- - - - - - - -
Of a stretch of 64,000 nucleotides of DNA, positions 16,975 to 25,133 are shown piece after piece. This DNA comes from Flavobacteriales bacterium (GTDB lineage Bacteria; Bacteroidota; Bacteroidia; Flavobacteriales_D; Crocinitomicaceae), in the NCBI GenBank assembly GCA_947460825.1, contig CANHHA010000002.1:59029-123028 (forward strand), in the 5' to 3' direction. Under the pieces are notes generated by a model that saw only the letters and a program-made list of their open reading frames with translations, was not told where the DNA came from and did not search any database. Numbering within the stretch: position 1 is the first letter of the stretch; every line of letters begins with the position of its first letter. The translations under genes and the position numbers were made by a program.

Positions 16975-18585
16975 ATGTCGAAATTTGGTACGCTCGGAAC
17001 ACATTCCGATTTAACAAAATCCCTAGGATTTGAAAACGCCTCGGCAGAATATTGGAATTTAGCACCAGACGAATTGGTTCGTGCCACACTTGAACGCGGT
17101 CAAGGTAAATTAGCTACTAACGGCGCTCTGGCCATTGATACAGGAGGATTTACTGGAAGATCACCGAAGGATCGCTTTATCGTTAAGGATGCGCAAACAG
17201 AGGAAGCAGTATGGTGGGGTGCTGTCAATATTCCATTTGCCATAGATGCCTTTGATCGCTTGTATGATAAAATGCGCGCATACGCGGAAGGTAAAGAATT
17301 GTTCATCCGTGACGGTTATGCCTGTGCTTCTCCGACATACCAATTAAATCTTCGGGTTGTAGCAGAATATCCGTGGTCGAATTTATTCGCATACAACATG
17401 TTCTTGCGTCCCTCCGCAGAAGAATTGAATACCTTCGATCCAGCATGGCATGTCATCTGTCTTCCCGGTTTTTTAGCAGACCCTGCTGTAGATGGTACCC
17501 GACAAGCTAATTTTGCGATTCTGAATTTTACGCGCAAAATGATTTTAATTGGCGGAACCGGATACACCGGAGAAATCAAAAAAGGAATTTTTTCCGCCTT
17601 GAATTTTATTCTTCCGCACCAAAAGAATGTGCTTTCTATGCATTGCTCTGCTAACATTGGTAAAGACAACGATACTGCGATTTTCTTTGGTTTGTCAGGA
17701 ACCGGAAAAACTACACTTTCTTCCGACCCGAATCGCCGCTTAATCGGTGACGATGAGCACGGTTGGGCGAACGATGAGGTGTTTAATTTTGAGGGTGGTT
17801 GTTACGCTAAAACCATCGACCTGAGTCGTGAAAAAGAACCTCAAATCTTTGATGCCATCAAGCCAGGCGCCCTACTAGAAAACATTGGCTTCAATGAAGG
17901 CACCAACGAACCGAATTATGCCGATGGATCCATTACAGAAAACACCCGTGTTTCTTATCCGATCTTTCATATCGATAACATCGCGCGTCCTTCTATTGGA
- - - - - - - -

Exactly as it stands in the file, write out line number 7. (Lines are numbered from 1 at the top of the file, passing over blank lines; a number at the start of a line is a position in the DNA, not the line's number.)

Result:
17301 GTTCATCCGTGACGGTTATGCCTGTGCTTCTCCGACATACCAATTAAATCTTCGGGTTGTAGCAGAATATCCGTGGTCGAATTTATTCGCATACAACATG